Ken Burns' Civil War
We have shared the incommunicable experience of war. We have felt - we still feel - the passion of life to its top. In our youths, our hearts were touched with fire.
- Oliver Wendell Holmes
So began Ken Burns' epic series The Civil War
and for the next 11 hours he held us enthralled by the big picture and the little details in this most bloody of wars.
First shown on the American Public Broadcasting Service in September 1990, it reached a record audience, won a swagger of awards and established Ken Burns as the premier American documentary maker. The book from the series and the VHS tapes became bestsellers, and the boxed DVD set has been released just this month.
Ken Burns went on to create such notable series as Baseball
, Lewis and Clarke
, all in what has now become known as the Ken Burns style. Burns takes a bottom-up look at history, focusing on the individuals, both great and small, their lives, letters and loves. And so we get a picture of the Civil War not just from Abraham Lincoln and Jefferson Davis, bit also from the words of common soldiers, unknown slaves, workers, farmers and women.
I am not a Civil War buff. I'm not even American. But somehow Ken Burns touched a universal note that made this story very real. He matches the words to a selection of photographs from the War, sometimes of battlegrounds, but more commonly of people. Ordinary people doing extraordinary things in terrible times. And he followed these people through the conflict, describing the battles, their day-to-day life, the weariness, the horror.
And through it all is the music. Handpicked both from the times and in the spirit of the times, the music made The Civil War
magnificent. Simple words, simple images and simple music - a magic whole.
The soundtrack features 2 dozen of the most evocative pieces of music from The Civil War
. As a whole, it represents an entire era, the righteous conviction of both sides, the early naivety and the later realization of the horror that had been unleased. Taken individually, the pieces of music, as much as the photographs and letters, reveal the sadness, fear and lonliness of the people caught up in the war.
The most famous piece is the Ashokan Farewell
. It is such a simple, poignant melody that you would be forgiven for thinking it was from the nineteenth century. In fact it was written in 1983 by Jay Ungar, a folk musician and teacher from New York. It fit so well with the themes of The Civil War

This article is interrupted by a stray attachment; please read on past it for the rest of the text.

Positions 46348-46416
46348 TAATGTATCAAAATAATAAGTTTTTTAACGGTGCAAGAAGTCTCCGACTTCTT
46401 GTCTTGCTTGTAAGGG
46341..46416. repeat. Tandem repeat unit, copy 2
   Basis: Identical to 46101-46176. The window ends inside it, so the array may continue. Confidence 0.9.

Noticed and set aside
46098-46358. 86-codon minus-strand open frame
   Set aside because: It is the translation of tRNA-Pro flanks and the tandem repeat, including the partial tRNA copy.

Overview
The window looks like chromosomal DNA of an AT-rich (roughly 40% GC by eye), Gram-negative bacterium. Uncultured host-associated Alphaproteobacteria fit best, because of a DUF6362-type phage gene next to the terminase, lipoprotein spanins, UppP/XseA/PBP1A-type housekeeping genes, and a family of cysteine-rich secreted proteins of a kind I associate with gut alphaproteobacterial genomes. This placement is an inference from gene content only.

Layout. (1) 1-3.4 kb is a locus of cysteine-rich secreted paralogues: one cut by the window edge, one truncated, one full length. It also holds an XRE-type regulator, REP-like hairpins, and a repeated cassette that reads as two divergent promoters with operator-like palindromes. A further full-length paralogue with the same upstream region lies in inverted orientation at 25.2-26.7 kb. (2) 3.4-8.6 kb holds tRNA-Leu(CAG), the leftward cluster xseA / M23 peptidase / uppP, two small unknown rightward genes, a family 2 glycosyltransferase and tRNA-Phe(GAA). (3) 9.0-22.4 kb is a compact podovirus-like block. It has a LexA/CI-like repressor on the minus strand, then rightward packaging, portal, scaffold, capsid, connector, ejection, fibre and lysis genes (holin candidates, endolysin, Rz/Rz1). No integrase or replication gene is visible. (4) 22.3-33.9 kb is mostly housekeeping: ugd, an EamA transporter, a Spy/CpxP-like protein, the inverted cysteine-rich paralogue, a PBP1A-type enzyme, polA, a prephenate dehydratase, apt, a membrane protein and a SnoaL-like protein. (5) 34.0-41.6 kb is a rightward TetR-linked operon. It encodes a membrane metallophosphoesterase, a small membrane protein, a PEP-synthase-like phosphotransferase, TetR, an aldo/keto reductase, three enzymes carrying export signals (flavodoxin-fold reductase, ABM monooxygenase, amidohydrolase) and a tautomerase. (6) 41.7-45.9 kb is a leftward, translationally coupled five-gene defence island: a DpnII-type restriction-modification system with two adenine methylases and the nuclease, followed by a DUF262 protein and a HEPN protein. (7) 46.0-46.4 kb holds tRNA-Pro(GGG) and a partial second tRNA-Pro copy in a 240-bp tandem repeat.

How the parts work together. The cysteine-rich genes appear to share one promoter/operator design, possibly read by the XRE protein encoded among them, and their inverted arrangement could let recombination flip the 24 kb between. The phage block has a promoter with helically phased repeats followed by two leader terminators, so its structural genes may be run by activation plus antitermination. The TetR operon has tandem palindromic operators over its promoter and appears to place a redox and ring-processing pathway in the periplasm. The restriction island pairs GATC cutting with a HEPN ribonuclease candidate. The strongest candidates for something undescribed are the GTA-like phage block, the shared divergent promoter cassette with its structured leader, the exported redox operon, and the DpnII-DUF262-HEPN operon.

that it became its signature tune, tying each episode together. And it went on to win a Grammy Award.
All the well-known music is here: When Johnny Comes Marching Home
, Battle Hymn of the Republic
and Yankee Doodle
. All sensitively performed, sometimes by a military brass band, or gospel choir, or a folk ensemble, and sometimes just a single guitar. Shenandoah
on a cello is a revelation, and the little known Irish song Johnny Has Gone For a Soldier
is especially moving.
But the highlight of the CD is the very moving letter by a simple soldier, Sullivan Ballou to his wife Sarah, as he faces the prospect of death in the up-coming Battle of Bull Run. The letter is read in its entirety, sad but not self-pitying, fearful but warm, set to the background of the Ashokan Farewell
. This is a hauntingly unforgetable moment.
If there was ever a justification for not
throwing away the television, it was Ken Burns' The Civil War
. And in a single CD, this soundtrack album captures its power and atmosphere, and will leave you with a tear in your eye.
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The Civil War
Original Soundtrack Recording
from the PBS Documentary
by Ken Burns
- Drums of War, Old Bethpage Brass Band - :08
- Oliver Wendell Holmes, Paul Roebling - :29
- Ashokan Farewell, Jay Ungar / Matt Glaser / Evan Stover - 4:02
- Battle Cry of Freedom, Jacqueline Schwab - 1:40
- We Are Climbing Jacob's Ladder, Reagon, Bernice Johnson - 4:22
- Dixie/Bonnie Blue Flag, New American Brass Band - 1:55
- Cheer Boys Cheer, New American Brass Band - 1:09
- Angel Band, Russ Barenberg / Molly Mason - 1:03
- Johnny Has Gone for a Soldier, Jacqueline Schwab / Jesse Carr - :51
- Leorena, Matt Glaser / Jay Ungar / Molly Mason - 1:10
- Parade, New American Brass Band - 3:28
- Hail Columbia, New American Brass Band - 2:18
- Dixie, Bobby Horton - 2:03
- Kingdom Coming, Matt Glaser / Jay Ungar / Arthur Baron - 1:00
- Battle Hymn of the Republic, Matt Glaser / Jacqueline Schwab - 1:36
- All Quiet on the Potomac, Jacqueline Schwab - 1:13
- Flag of Columbia, Jacqueline Schwab - 1:03
- Weeping, Sad and Lonely, Peggy James / Jacqueline Schwab / Jesse Carr - 1:08
- Yankee Doodle, Old Bethpage Brass Band - :39
- Palmyra Schottische, New American Brass Band - 3:08
- When Johnny Comes Marching Home, Old Bethpage Brass Band - :42
- Shenandoah, John Levy / John Colby - :40
- When Johnny Comes Marching Home, Matt Glaser / Yonatin Malin / Molly Mason - 1:43
- Marching Through Georgia, Matt Glaser / Jay Ungar / Molly Mason - :54
- Marching Through Georgia (Lament), Jacqueline Schwab - 1:10
- Battle Cry of Freedom, Jacqueline Schwab - 2:30
- Battle Hymn of the Republic, Abyssinian Baptist Gospel Choir - 3:20
- Ashokan Farewell/Sullivan Ballou Letter, Abyssinian Baptist Gospel Choir - 3:23